To “Sleep” or not to “Sleep” – Hibernation vs Brumation

sleep or not to sleep

Hibernation vs Brumation

On Kiawah we can feel spring is in the air; however, much of the northern United States is still feeling the full force of winter.  We humans have the benefit of staying inside a warm building or adding layers of clothing to combat the unusually cold weather of 2014.  Having the luxury of altering our environment allows us to be comfortable and continue to be productive animals.  All other species do not have the ability to change their environment during relative extreme fluctuations in environmental temperature.  This begs the question, to “sleep” or not to “sleep” – hibernation vs brumation? 

Most of us understand that mammals can enter into a stage of dormancy called hibernation when outdoor temperatures become cold.  In the fall, mammals that hibernate will eat more food than usual in order to build up fat stores in their bodies.  Mammals will use this fat to survive as they “sleep” through the winter months.  This “sleep” is unlike the kind of temporary sleep that humans experience when at rest.  Humans continue to have an active brain, and will quickly awake from sleep if, for example, a loud noise is heard.  When mammals hibernate, they typically do not wake up as quickly as humans do.  In fact, some mammals may appear to be deceased when hibernating because their heart rate can decrease as much as 90%; breathing slows down, and body temperature is dramatically reduced.  This extreme inactivity is important to conserve the fat in order to survive through the winter months. Once they begin to awaken, it can take long periods of time for hibernators to move or even to be able to walk around.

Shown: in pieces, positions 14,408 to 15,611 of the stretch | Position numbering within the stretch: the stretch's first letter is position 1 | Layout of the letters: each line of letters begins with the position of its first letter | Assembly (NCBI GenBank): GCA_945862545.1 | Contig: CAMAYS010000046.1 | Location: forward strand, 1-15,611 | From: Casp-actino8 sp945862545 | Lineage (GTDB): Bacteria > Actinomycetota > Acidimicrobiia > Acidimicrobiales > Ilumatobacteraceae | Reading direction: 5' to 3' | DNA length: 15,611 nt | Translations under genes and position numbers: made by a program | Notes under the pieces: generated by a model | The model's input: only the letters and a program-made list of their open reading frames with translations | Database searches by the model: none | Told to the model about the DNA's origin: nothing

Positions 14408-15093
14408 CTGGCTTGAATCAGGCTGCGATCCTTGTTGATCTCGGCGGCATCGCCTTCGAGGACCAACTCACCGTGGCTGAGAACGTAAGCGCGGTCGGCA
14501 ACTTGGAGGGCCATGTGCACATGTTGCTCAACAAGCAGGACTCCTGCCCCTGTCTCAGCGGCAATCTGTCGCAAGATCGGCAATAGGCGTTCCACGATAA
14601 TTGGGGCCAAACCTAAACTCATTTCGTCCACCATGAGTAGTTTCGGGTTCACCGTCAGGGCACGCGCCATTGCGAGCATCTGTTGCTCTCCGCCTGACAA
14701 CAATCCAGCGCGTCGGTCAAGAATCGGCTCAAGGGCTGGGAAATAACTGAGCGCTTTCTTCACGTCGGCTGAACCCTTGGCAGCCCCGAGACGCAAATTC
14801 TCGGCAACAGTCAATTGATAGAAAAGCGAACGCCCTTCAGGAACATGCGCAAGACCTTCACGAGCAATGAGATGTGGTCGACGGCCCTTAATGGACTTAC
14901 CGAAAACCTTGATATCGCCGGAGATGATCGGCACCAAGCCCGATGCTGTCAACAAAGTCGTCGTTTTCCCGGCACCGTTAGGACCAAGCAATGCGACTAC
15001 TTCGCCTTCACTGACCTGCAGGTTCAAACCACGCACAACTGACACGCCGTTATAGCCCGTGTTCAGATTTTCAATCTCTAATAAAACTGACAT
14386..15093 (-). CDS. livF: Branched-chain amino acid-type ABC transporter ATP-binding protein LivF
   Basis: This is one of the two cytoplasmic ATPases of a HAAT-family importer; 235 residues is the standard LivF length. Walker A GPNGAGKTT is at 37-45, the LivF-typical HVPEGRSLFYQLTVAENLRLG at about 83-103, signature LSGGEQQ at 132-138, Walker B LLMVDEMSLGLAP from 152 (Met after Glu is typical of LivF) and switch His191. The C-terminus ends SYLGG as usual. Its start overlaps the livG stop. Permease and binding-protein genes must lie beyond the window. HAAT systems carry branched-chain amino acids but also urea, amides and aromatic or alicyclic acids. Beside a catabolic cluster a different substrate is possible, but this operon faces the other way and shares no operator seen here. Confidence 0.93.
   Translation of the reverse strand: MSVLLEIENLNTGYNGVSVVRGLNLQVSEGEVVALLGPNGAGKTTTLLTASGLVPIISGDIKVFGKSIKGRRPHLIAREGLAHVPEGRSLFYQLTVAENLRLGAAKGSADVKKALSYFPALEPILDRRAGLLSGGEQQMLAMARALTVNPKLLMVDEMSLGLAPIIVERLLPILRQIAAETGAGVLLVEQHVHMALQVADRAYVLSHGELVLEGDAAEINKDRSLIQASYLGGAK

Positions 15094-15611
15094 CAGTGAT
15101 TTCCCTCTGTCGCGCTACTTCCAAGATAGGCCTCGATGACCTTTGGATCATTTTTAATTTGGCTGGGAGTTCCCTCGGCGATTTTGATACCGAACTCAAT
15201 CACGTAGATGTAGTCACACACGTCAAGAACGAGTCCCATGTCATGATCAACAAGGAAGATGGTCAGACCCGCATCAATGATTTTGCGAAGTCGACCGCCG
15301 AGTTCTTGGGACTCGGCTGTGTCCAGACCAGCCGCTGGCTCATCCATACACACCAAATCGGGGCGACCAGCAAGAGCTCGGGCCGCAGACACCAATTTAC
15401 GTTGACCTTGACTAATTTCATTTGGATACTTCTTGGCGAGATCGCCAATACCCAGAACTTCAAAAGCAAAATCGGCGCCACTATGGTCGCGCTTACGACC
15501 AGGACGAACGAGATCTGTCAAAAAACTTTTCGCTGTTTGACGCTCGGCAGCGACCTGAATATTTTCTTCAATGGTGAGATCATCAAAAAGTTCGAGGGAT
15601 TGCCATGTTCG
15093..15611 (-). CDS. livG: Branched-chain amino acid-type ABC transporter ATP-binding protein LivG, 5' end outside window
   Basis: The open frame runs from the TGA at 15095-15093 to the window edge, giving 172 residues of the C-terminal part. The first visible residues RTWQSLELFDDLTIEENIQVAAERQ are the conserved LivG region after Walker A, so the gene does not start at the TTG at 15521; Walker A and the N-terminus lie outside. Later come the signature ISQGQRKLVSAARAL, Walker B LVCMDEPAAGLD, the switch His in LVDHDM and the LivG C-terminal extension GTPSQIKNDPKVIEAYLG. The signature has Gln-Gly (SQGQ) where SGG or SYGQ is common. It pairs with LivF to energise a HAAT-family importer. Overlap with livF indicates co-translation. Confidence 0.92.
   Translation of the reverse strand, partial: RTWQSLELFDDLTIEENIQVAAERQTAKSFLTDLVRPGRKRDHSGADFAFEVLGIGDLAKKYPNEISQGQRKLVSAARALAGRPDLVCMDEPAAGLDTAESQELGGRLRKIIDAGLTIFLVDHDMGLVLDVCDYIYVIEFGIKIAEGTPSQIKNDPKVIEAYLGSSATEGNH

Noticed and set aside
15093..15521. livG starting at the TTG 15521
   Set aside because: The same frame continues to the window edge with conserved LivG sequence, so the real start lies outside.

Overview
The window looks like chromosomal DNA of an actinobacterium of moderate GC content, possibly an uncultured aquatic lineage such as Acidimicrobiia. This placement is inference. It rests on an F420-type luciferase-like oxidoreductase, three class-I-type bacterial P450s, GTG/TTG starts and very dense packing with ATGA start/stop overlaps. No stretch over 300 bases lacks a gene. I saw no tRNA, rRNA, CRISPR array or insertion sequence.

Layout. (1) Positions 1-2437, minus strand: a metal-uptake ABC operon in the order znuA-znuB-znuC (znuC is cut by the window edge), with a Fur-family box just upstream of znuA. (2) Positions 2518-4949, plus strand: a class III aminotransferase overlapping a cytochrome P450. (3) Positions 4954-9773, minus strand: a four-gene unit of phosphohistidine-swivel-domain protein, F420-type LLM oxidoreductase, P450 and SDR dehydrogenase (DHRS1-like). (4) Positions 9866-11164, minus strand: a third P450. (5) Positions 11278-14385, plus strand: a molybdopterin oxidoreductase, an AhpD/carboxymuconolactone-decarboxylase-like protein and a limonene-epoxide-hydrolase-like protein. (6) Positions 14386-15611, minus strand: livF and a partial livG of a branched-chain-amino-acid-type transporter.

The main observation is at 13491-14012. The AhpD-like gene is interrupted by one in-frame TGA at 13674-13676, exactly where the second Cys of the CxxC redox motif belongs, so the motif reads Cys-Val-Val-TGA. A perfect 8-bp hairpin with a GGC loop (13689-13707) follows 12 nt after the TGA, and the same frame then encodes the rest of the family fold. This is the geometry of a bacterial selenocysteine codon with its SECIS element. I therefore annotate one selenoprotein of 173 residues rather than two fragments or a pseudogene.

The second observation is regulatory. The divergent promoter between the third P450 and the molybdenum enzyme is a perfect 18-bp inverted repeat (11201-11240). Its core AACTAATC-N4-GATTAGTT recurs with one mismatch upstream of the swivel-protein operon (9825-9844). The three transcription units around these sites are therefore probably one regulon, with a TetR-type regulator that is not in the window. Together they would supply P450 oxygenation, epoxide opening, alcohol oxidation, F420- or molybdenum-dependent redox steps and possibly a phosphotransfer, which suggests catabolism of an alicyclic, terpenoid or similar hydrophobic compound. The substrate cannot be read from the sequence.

What about reptiles and amphibians?  Unlike mammals, which are endothermic (warm-blooded) organisms, reptiles and amphibians are ectothermic (cold-blooded) animals.  That is, they rely on external energy sources to control body temperature and cannot elevate their temperatures independently of environmental conditions.  As a result, reptilian dormancy, or brumation, is different from mammalian hibernation because the metabolic processes are different.  Not unlike mammals, reptiles may begin their dormancy stage in the fall.  However, they do not enter a state of “sleep” as the mammals do.  They go into a state of suspended animation.  That is, their metabolism slows down dramatically, and still, they do not go in to a “kind of sleep” that mammals experience during hibernation.  During brumation, reptiles and amphibians may become more active as temperatures rise and their ability to move around becomes more possible.  When this occurs, they will consume water, but will not eat.  Some reptiles and amphibians may go through a whole winter without eating.  Therefore, these animals must also build up fat stores before entering their dormancy stage in order to survive dormancy.  Some researchers believe that brumation may explain why reptiles tend to have a longer lifespan than that of mammals.  These long periods of inactivity reduces the so-called wear and tear on these animals.  In part, brumation may also explain why reptiles and amphibians are one of the most successful Class of animals that has ever lived on the earth.

To learn more about Kiawah’s wildlife, check out our Nature Tours, follow our naturalists in the field or visit the Heron Park Nature Center.

 

 

 

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